Teen Wolf season 3 episode 3 review: Fireflies

Teen Wolf once again proves its horror chops with the aid of some hallucinations. Here's Ron's impressed review of Fireflies...

This review contains spoilers.

3.3 Fireflies

Tim Andrew has proven himself to be a really good television director during his time on Teen Wolf. It’s easy to look at Russell Mulcahy and praise the look and feel of his episodes, but Andrew is definitely no slouch when it comes to generating tension and creating an overall feel for an episode. Set mostly at night, Andrew creates a great deal of tension during multiple scenes in the episode, but none more so than the very opening where the two adorable moppets are menaced by a rampaging, wolfed out Boyd. It’s one of the better uses of horror on the show, matched only by the later scene of the girl in the tent hallucinating/being attacked by a horde of creepy, crawly insects. (Excuse me while I involuntarily shudder; bugs are an easy way to get my skin crawling.) 

It’s interesting the way Teen Wolf has come around to the horror elements of the programme. There are a lot of possible ways for any particular scene to go, from funny to tragic, and the show is careful not to be too predictable in how certain situations play out. I like that it is sparing with horror, making it more impactful when something tension-inducing happens. This week, a pair of rampaging werewolves are on the loose while people keep turning up dead left and right, and the show takes great pains to emphasize just how dangerous the situation is, even if the body count is a little low. The fact that three werewolves, all of whom are very powerful, and the most dangerous man in Beacon Hills are afraid of two people running through the woods in a rage shows how threatening Boyd and Cora are, and it provides a good use to get Chris Argent back and integrated into the plot – as well as showing off Scott’s new-found cleverness by manipulating Argent into siding with Derek Hale.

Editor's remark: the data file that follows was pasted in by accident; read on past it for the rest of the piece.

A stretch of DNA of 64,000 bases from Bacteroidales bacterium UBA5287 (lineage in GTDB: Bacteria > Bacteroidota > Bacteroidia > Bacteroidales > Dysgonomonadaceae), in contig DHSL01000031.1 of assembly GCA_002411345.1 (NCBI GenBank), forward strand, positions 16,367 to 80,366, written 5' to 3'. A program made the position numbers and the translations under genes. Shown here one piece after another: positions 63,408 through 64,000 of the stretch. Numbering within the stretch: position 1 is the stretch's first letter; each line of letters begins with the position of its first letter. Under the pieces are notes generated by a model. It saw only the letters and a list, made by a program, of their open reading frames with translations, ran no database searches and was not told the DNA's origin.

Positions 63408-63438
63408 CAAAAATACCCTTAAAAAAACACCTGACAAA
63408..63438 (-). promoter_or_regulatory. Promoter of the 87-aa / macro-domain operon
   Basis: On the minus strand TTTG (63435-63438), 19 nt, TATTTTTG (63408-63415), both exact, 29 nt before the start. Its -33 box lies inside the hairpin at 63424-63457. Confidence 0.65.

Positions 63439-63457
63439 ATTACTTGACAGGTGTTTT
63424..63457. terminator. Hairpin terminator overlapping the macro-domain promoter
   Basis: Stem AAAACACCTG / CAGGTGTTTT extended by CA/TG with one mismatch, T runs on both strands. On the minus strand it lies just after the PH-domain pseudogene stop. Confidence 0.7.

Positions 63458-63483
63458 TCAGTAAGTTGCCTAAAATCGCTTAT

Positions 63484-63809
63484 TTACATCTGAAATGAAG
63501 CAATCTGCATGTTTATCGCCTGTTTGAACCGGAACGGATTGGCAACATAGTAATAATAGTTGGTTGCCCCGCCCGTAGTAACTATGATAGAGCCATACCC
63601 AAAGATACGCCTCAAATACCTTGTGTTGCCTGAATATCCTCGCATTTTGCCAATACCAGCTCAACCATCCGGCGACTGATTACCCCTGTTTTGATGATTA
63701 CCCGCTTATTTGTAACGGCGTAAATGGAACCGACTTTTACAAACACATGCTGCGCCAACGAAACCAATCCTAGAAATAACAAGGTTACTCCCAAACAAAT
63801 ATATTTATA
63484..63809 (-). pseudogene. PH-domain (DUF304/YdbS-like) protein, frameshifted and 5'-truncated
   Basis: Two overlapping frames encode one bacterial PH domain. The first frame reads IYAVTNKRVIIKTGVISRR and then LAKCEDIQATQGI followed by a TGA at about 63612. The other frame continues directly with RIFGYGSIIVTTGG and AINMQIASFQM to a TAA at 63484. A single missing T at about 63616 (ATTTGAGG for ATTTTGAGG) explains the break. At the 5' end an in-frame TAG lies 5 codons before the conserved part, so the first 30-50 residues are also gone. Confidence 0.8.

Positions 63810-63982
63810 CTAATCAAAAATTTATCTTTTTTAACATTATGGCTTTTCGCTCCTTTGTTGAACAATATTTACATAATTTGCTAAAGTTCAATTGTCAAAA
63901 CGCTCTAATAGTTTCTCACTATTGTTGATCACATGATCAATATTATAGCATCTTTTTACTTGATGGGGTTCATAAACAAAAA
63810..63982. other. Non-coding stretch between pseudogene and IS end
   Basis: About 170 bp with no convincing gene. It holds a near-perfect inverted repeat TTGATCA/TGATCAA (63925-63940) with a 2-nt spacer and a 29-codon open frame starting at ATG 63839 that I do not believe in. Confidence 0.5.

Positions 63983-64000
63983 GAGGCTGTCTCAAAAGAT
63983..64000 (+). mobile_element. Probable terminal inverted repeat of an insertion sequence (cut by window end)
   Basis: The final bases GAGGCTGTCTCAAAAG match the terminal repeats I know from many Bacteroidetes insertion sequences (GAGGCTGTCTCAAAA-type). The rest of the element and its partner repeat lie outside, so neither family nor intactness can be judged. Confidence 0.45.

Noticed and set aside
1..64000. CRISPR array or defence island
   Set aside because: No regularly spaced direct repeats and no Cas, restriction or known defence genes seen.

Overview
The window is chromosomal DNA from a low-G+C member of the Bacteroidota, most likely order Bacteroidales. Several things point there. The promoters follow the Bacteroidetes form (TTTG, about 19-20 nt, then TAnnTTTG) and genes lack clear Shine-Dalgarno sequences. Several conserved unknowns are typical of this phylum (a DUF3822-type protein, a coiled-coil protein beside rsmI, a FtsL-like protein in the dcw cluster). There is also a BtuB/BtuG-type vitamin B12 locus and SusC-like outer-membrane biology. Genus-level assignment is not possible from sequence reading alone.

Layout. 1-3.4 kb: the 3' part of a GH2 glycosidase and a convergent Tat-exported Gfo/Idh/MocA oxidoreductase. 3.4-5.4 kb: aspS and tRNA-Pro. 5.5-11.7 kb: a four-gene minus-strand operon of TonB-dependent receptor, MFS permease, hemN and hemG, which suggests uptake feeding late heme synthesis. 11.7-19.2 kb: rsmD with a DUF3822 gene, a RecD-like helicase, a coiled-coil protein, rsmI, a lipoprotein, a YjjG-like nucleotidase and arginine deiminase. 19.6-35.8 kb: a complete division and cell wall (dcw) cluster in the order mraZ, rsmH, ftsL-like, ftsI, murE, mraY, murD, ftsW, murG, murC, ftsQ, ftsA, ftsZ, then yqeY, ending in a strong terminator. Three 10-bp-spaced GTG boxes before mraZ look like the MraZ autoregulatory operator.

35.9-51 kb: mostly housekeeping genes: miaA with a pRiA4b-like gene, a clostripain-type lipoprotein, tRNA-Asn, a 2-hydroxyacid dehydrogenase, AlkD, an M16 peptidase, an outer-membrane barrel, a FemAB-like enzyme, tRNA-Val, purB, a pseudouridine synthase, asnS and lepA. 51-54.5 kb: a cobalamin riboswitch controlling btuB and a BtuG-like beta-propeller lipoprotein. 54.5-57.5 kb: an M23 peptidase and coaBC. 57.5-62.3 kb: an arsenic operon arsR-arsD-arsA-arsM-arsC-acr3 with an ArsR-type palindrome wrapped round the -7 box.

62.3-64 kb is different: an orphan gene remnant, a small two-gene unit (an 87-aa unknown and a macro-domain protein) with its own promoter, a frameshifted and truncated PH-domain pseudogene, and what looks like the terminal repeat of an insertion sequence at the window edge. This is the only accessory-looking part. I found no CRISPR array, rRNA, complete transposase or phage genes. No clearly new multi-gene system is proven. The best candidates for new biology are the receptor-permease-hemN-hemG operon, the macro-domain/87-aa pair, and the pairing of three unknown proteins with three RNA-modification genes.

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Bringing Argent back into the show’s fold adds an element of danger, and it helps focus Allison’s upcoming storyline as well. As Argent goes through his list of werewolf goodies, telling Derek, Scott, and Isaac how best to track werewolves, how to set them up with false scents, how their body heat signature is higher than normal and can be more easily detected when they’re on the prowl in wolf form, his comments are echoed by the actions of Allison. Truly, she is her father’s daughter, and Argent’s running commentary is very clever and very well written by Lucas Sussman. Ditto the intersecting between father and daughter Argent, a good idea rendered brilliantly by all involved. 

I like the thing that Teen Wolf has been doing this season as it plays with ideas of perception versus reality. We’ve had multiple hallucination scenes. Bugs on a tent appear and disappear, shattered wine bottles drive one innocent into the arms of danger but disappear before the next person comes down the stairs. Provided the show doesn’t get lazy, I like not being able to trust my own eyes; so far, they’re good about making clear delineations between the character hallucinating and the non-hallucinating person. 

Even Lydia, never one of the strongest characters on the show emotionally, is back to suffering fugues and finding herself entangled in terrible situations where she may or may not be seeing things. Holland Roden has something of a thankless character, akin to JR Borne’s Argent, except that she’s not the most likable of the bunch. Even with her more defensive moments, I still am feeling bad for the character because everything bad seems to happen to her (even Stiles is more capable of handling his situation, if only because he instantly detaches himself with a joke). However, you have to give it up to her for her impressive ability to scream. The close of last week’s episode, the middle of this week’s episode, and we have some Jamie Lee Curtis-level shrieking from Ms. Roden’s leather throat. 

The more problems that Teen Wolf‘s protagonists solve, the more problems they seem to raise. There’s something at work here, no doubt due to Deucalion’s machinations. We’re going to see more of the sightless villain in future episodes, and if Lydia becomes his cat’s paw, I hope she gets something out if it other than post-traumatic stress disorder and horrifying nightmares.

Read Ron’s review of the previous episode, Chaos Rising, here

US Correspondent Ron Hogan says it’s time to bring back scream queens by having everyone scream in every movie. Find more by Ron daily at Shaktronics and PopFi.

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